Lives of the fellows

Thomas Richard Edmund (Sir) Southwood

b.20 June 1931 d.26 October 2005
Kt(1984) FRS(1977) BSc Lond(1952) PhD(1955) DSc(1963) FIBiol(1968) MA(1979) Hon DSc Griffith(1983) Hon Doc Lund(1986) Hon ScD East Anglia(1987) DSc Oxon(1987) Hon DSc McGill(1988) Hon DSc Warwick(1989) Hon FRCP(1991) Hon LLD Lond(1991) Hon DSc Liverp(1992) Hon LLD Oxford Brookes(1993) Hon LLD Bristol(1994) Hon DSc Durham(1994) Hon DSc Sussex(1994) Hon DSc Victoria(1994) Hon FRCR(1995) FMedSci

Sir Richard Southwood was one of the leading ecologists and zoologists of his generation and, because of his outstanding chairmanship of many important government inquiries, played a critical role in many aspects of public health in the latter half of the twentieth century. In addition, his brilliance as a university administrator enabled him to establish departments of international excellence, both at Imperial College, London, and the University of Oxford.

Southwood was born at Northfleet, Gravesend, Kent, and educated at Gravesend Grammar School and at Imperial College, London, where he graduated in 1952 with first class honours in zoology. He developed an early interest in natural history, based on the observation of plants and creatures around his childhood home, and published his first research paper at the age of 16 in the Entomologist’s Monthly Magazine. While at school, and later during university vacations, he spent time as a voluntary worker in the entomology department at Rothamsted Experimental Station, Harpenden, Hertfordshire. He returned there in October 1952 with an Agricultural Research Council scholarship as a full-time research student, under the supervision of C B Williams, though working sometimes under the supervision of C G Johnson. He completed his thesis on heteroptera in 1955, after which he moved to Imperial College, Silwood Park, to work on fruitfly ecology.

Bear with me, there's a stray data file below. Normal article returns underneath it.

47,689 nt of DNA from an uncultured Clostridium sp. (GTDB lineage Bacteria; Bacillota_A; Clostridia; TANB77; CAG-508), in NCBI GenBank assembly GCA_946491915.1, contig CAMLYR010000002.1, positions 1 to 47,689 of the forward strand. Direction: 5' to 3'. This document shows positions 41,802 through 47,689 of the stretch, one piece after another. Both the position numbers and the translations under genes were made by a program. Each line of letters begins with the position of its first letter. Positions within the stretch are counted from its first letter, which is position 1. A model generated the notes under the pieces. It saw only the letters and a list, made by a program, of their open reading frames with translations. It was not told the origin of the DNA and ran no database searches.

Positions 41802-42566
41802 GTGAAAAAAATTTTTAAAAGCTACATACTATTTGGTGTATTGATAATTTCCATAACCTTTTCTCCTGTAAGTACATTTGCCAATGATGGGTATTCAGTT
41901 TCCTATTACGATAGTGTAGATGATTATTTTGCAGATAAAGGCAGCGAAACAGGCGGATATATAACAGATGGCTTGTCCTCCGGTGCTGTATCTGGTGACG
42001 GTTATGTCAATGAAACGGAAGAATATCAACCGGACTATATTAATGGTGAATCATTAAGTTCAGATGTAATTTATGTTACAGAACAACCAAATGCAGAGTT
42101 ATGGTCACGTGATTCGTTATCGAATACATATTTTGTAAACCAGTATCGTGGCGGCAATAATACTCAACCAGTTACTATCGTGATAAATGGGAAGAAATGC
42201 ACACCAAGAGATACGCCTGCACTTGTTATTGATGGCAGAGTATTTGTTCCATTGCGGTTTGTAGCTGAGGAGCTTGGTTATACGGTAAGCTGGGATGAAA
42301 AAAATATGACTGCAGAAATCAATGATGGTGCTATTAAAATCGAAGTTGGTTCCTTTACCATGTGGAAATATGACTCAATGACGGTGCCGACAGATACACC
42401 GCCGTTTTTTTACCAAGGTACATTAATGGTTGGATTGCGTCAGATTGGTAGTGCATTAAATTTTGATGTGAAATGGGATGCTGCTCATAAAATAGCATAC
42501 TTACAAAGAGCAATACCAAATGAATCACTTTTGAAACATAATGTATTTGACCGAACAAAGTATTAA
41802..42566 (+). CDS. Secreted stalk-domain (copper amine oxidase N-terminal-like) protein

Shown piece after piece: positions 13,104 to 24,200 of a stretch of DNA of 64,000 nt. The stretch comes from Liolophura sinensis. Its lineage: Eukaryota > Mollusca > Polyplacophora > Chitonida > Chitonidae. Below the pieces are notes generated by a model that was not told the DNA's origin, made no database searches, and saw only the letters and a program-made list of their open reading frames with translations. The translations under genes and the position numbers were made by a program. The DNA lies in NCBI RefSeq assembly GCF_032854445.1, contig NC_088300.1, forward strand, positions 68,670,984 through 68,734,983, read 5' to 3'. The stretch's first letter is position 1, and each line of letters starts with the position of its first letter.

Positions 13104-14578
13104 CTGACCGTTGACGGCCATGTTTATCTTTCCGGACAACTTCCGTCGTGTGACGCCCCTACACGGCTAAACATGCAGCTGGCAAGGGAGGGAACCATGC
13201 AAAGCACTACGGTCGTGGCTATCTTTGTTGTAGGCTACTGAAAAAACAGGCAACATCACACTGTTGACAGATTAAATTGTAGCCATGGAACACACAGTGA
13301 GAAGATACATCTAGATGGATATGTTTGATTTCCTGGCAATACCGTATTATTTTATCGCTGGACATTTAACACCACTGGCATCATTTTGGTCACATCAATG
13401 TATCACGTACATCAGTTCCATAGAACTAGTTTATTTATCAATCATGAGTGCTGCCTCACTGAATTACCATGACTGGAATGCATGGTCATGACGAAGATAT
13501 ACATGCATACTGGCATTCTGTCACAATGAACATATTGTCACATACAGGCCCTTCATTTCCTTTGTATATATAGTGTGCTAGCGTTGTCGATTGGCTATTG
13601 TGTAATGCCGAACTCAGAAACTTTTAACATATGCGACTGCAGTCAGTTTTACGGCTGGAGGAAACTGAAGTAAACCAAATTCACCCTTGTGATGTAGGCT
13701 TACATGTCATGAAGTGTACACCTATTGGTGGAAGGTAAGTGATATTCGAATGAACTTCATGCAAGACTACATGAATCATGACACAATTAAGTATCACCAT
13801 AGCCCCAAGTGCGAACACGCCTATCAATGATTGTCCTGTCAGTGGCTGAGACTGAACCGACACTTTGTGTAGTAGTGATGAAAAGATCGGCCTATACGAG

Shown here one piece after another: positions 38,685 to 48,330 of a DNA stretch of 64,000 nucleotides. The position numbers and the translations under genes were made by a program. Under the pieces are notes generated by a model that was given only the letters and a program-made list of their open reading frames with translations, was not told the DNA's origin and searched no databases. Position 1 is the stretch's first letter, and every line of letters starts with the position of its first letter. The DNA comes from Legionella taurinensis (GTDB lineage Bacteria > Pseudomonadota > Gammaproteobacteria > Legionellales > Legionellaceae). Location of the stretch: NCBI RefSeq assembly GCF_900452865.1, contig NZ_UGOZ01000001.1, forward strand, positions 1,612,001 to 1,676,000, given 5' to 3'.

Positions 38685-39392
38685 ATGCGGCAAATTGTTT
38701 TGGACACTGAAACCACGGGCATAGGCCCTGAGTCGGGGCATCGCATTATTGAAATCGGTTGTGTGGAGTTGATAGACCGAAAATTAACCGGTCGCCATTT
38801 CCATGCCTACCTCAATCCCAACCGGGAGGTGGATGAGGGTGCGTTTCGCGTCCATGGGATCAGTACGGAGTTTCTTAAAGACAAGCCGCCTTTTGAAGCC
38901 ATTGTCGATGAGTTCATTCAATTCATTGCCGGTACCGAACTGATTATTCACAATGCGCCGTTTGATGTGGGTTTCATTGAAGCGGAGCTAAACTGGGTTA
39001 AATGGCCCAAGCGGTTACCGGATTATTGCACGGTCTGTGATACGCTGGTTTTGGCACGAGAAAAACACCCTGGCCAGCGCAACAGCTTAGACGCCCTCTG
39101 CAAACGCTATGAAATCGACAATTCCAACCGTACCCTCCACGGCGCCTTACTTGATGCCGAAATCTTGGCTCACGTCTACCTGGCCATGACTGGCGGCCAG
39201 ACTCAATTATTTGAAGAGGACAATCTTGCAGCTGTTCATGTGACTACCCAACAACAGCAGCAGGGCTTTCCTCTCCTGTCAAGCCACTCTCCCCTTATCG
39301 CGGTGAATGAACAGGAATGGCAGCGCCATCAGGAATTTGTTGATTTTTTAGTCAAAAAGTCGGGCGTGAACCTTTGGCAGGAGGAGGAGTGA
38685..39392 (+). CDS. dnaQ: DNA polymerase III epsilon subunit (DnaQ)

Southwood’s early research dealt mainly with methods for the control of insects that are pests, either because they devour crops or transmit disease. However, this led to a much broader research programme on the life history and strategies of insects and on the dynamics of insect communities. One of his last research papers brings together his love of natural history and his more general focus on community structure in a study of insect communities on oak trees in the UK. His books include Ecological methods (London, Methuen and Co., 1966), Insects on plants: community patterns and mechanisms (with D R Strong and J H Lawton, Oxford, Blackwell Scientific, 1984) and Radiation and health (edited with R R Jones, Chichester, Wiley, c.1987). His extensive contributions to his field were recognised by the Linnean Society (Linnean medal) and the Zoology society (scientific medal), as well as his election to the Royal Society and many honorary degrees.

Southwood’s subsequent career at Imperial College advanced rapidly through lecturer, to reader and professor and in 1967 he succeeded O W Richards as head of the department of zoology and applied entomology, also serving as director of Silwood Park. Under his guidance Silwood Park developed into one of the world’s greatest centres for ecological research. And, as pointed out by Robert May in his Independent obituary, today’s international entomological congresses usually include half the entomologists from Africa, all trained by Southwood.